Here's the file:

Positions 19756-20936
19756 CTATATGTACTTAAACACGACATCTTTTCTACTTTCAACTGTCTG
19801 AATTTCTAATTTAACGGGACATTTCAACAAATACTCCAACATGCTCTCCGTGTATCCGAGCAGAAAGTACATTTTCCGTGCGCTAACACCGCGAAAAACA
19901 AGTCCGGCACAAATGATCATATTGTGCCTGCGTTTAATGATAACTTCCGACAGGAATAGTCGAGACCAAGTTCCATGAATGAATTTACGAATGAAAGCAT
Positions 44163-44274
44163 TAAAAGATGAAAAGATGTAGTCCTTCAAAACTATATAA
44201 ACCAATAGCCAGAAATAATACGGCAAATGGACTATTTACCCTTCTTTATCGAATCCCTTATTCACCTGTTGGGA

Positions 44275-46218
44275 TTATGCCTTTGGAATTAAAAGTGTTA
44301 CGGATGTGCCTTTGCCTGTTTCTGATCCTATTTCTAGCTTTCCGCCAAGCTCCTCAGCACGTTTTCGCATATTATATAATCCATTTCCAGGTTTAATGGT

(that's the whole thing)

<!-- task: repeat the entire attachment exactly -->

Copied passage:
Positions 19756-20936
19756 CTATATGTACTTAAACACGACATCTTTTCTACTTTCAACTGTCTG
19801 AATTTCTAATTTAACGGGACATTTCAACAAATACTCCAACATGCTCTCCGTGTATCCGAGCAGAAAGTACATTTTCCGTGCGCTAACACCGCGAAAAACA
19901 AGTCCGGCACAAATGATCATATTGTGCCTGCGTTTAATGATAACTTCCGACAGGAATAGTCGAGACCAAGTTCCATGAATGAATTTACGAATGAAAGCAT
Positions 44163-44274
44163 TAAAAGATGAAAAGATGTAGTCCTTCAAAACTATATAA
44201 ACCAATAGCCAGAAATAATACGGCAAATGGACTATTTACCCTTCTTTATCGAATCCCTTATTCACCTGTTGGGA

Positions 44275-46218
44275 TTATGCCTTTGGAATTAAAAGTGTTA
44301 CGGATGTGCCTTTGCCTGTTTCTGATCCTATTTCTAGCTTTCCGCCAAGCTCCTCAGCACGTTTTCGCATATTATATAATCCATTTCCAGGTTTAATGGT